Which better for cardiac surgery, VIMA or TIVA?
Approximately 1 million cardiac surgery procedures are performed worldwide every year. Morbidity and mortality after this kind of surgery continue to decrease, but nonetheless remain higher than in other fields of surgery, predominantly because of insufficient cardiac protection. Recent experimental findings have demonstrated the benefits of Inhalation Anesthesia on the process of cardiac protection compared to Total Intravenous Anaesthesia (TIVA). The first is caused by Anesthetic Preconditioning (AP) – a phenomenon very similar to Ischemic Preconditioning, but initiated by halogenated agents. Unfortunately, thus far all attempts to use AP in a clinical setting have given controversial results. Few studies on the effects of anesthetic preconditioning have collected data on long-term survival, and meta-analyses have also returned contrasting findings.
One likely reason for the existing data’s ambiguity is the concomitant use of propofol in most trials. Some experiments suggest that propofol has an inhibitory effect on volatile anesthetics’ cardioprotection. Furthermore, all the findings published to date were from small or medium-sized trials and meta-analyses. Previous studies have suggested that volatile agents could improve recovery from post-operative myocardial stunning in cardiac surgery, resulting in a reduced length of hospital stay (LOS), but this has never been confirmed in a large randomized controlled trial (RCT). LOS itself could be considered a composite endpoint of all relevant postoperative complications. The aim of this study, therefore, was to determine whether the beneficial effects of volatile anesthetics can result in a reduced LOS after CABG surgery with cardiopulmonary bypass (CPB).
A total of 900 patients were recruited in two Russian university hospitals between September 2012 and April 2014. 450 were randomly assigned to receive TIVA and 450 to receive sevoflurane (Fig. 1).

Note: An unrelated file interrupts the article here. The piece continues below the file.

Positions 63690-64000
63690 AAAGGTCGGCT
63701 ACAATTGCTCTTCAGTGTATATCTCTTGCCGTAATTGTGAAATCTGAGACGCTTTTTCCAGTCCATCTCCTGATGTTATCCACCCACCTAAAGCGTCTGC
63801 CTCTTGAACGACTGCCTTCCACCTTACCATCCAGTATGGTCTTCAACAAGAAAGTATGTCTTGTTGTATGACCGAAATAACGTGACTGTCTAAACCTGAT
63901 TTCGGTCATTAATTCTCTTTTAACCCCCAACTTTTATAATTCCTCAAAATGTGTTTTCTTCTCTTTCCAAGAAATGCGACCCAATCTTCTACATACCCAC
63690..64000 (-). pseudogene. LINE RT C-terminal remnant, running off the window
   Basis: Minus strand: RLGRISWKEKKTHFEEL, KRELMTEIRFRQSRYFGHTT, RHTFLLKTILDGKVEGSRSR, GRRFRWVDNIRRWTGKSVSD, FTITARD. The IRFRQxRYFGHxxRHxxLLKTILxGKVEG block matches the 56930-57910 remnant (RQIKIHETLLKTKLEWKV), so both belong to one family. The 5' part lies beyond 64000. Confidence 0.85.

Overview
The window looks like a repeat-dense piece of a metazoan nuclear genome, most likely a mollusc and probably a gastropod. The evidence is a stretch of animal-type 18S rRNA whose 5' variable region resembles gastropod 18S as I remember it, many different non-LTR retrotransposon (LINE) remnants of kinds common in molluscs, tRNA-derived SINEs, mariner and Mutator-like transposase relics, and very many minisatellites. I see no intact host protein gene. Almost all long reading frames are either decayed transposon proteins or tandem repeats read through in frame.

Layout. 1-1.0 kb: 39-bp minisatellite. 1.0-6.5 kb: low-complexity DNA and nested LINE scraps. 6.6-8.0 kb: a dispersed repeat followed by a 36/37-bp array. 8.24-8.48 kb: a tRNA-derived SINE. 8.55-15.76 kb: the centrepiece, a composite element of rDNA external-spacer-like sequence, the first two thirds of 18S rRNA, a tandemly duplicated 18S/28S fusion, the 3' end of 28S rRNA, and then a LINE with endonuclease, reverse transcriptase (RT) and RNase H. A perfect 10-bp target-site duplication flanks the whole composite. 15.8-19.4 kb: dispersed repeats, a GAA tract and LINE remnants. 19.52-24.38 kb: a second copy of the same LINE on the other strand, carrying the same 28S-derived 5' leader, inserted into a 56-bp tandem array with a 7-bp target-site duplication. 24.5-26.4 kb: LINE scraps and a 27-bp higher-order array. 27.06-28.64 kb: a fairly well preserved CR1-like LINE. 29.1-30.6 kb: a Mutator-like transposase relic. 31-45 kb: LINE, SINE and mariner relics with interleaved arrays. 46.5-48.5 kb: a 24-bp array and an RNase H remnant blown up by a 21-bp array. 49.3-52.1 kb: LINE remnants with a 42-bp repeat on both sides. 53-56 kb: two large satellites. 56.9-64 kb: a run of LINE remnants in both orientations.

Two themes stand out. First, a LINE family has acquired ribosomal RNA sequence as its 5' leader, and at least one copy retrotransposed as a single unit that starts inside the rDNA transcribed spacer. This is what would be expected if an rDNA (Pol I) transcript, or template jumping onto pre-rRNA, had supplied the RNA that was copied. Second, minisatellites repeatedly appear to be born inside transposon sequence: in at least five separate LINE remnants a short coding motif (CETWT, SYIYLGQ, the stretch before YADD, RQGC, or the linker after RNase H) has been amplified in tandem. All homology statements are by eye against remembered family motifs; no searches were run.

This study confirmed that sevoflurane-based anesthesia for CABG surgery with CPB is linked to cardiac protection and a reduced LOS (Tab. 1). It was the largest RCT performed so far on this issue (TIVA vs. halogenated anesthetics in the perioperative period of any surgery), and the findings concurred with previously published trials. Importantly, the study confirmed that the cardioprotective properties of volatile agents might extend outside the perioperative period, with a trend toward a reduction in mortality for patients receiving sevoflurane. Because this was an RCT, the differences in outcomes can be attributed to the different anesthesia plans. Few other published studies have suggested that volatile agents could have long-term effects. Similarly to ischemic preconditioning, volatile anesthetics can trigger an acute cardioprotective memory effect that lasts beyond their elimination. Not only does the effect last throughout the classical preconditioning windows, but it can also reduce the chance of later heart failure, improving survival rates. Another possibility is that the effect on long-term survival is linked to the fact that perioperative cardiac damage can contribute to later cardiac complications and possible mortality.
One intriguing finding of the study was that it confirmed the hypothesis that propofol inhibits volatile agents’ cardioprotective properties, thereby contributing to surgery-induced release of cardiac biomarkers and, possibly, a trend toward increased postoperative mortality. This finding is capable of changing modern conceptions about patient safety in anesthesia, and justifies more prominent use of Volatile Induction and Maintenance of Anesthesia (VIMA) for CABG surgery and perhaps cardiac surgery generally.
Likhvantsev VV, Levikov DI, Grebenchikov OA, Skripkin YV, Cherpakov RA
Anesthesiology and Intensive Care Department, Moscow Regional Research and Clinical Institute, Moscow, Russia
Sevoflurane Versus Total Intravenous Anesthesia for Isolated Coronary Artery Bypass Surgery With Cardiopulmonary Bypass: A Randomized Trial.
Likhvantsev VV, Landoni G, Levikov DI, Grebenchikov OA, Skripkin YV, Cherpakov RA
J Cardiothorac Vasc Anesth. 2016 Oct